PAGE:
No area in England ranked ‘low’ risk within Covid-19 app as virus cases rise

No local area in England is considered a low risk coronavirus zone within the nation’s new contact tracing app, as cases continue to climb.

The NHS Covid-19 app was rolled out across England and Wales on Thursday after months of delay, designed to automatically alert people of anyone who tests positive that they have been close to.

One element within the app is a localised risk level based on the first part of a person’s postcode.

But in the current environment it is not considered appropriate for anywhere in England to be deemed “low” risk, the Department for Health and Social Care (DHSC) said.

This is to reflect the general increase in infection rate across the country, the department added.

The rank can be anywhere from low, to medium, to high.

In England, the localised risk level is determined by data from the Local Authority watch list, though the list itself most recently only highlighted 44 areas of intervention, three on enhanced support and 11 marked as concern.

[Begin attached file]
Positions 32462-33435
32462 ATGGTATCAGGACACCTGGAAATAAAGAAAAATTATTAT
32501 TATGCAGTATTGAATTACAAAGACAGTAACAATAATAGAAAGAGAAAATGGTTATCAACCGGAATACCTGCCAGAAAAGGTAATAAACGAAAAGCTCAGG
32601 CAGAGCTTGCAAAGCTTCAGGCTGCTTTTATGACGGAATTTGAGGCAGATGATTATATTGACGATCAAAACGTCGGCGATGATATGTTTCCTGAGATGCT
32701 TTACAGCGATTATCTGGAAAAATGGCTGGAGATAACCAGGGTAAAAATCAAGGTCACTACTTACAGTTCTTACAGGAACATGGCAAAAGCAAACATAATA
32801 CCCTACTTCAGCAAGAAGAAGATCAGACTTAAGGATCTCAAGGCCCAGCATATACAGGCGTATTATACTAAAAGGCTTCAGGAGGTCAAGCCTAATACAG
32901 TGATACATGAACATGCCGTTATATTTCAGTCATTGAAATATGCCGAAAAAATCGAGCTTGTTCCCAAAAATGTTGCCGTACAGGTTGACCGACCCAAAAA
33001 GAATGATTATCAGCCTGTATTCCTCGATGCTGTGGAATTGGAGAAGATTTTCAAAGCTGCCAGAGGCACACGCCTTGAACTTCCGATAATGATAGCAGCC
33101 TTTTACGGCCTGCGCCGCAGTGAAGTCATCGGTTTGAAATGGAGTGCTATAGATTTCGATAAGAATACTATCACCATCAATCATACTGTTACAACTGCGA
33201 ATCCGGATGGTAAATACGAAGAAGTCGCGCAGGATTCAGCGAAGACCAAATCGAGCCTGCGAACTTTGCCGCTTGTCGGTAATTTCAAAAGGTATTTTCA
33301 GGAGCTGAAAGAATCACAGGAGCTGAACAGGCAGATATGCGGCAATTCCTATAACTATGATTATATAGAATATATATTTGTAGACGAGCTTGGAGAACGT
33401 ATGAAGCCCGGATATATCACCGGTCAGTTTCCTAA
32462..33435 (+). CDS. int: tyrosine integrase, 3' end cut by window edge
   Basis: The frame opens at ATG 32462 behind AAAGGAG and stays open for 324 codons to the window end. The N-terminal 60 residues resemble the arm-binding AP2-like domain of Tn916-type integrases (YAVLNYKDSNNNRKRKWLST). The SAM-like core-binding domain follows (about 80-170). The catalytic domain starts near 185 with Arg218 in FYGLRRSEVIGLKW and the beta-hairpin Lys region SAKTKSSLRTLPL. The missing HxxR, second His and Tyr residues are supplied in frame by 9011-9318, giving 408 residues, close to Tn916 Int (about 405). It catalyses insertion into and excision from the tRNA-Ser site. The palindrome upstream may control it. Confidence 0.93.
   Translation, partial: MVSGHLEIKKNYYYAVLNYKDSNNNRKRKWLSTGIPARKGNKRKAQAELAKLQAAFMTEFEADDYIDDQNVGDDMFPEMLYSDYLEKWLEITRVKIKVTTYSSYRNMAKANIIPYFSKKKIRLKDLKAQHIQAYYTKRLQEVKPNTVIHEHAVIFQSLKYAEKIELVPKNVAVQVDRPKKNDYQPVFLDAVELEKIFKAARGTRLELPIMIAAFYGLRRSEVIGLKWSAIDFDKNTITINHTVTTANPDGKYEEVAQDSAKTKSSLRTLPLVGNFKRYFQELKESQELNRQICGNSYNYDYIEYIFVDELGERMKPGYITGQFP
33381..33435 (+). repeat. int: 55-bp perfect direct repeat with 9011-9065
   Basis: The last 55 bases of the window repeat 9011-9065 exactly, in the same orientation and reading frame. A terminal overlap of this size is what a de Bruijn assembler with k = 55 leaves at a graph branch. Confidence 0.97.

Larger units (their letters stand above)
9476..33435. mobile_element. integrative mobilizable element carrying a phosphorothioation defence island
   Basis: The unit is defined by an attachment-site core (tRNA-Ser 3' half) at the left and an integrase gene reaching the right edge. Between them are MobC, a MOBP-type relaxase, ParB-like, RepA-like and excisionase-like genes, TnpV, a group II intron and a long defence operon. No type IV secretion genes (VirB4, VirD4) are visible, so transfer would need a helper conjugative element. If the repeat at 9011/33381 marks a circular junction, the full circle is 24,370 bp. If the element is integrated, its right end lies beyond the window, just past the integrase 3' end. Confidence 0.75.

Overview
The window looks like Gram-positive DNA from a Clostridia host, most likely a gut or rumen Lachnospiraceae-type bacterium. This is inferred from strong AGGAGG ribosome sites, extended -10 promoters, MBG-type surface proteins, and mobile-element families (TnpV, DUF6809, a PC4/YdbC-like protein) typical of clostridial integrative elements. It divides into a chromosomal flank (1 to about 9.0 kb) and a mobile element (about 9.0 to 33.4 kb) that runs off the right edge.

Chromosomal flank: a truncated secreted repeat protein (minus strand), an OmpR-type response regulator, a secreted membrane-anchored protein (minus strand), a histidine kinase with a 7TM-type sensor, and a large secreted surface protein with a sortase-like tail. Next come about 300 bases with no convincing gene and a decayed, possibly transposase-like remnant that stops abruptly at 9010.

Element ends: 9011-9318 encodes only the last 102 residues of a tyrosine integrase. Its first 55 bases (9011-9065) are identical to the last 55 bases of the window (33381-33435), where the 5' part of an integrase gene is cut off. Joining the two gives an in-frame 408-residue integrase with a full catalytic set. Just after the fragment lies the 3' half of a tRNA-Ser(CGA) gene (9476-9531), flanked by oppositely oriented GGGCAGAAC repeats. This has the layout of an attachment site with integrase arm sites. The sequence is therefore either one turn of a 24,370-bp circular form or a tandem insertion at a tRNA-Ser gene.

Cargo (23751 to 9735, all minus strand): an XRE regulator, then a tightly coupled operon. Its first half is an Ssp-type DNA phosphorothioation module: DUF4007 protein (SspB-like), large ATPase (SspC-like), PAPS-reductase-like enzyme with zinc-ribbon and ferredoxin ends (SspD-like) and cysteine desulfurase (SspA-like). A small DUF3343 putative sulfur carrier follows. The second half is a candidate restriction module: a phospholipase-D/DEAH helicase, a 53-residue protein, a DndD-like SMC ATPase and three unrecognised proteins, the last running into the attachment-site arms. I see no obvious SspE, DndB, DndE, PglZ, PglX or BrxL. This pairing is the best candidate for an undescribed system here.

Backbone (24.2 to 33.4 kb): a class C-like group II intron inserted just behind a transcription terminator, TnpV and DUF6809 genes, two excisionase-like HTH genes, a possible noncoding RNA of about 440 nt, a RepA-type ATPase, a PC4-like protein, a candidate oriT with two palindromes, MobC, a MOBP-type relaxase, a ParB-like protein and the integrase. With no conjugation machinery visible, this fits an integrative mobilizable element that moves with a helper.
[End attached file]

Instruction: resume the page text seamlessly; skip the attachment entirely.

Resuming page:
In Wales, the localised risk level is determined each week by the Welsh Government.

It comes after the UK’s Covid-19 threat level was ramped back up to level four by the Joint Biosecurity Centre (JBC) earlier this week.

Meanwhile, the NHS Covid-19 app has shot to the top of the download chart on both iOS and Android since being launched, with more than one million downloads confirmed on Android alone.

DHSC said it expects to release an update on exact download numbers across both operating systems on Monday.

On Thursday, the app was hit by complaints from some users that they are unable to download it because of the age of their mobile phone.

Coronavirus contact tracing app
(PA Graphics/PA)

Apple iPhones need to be running the iOS 13.5 version of the firm’s software, released last year but available to devices several years older, while users of Google’s Android require version 6.0, which was rolled out in 2015.

“The more people who download the app, the more people who may have Covid but otherwise wouldn’t be traced should be identified and instructed to isolate,” said Dr Chaand Nagpaul, British Medical Association (BMA) council chairman.

“The use of the app does not diminish the pressing need to have sufficient testing capacity, and must complement a properly functioning national test and trace system which can also quickly identify local outbreaks.”



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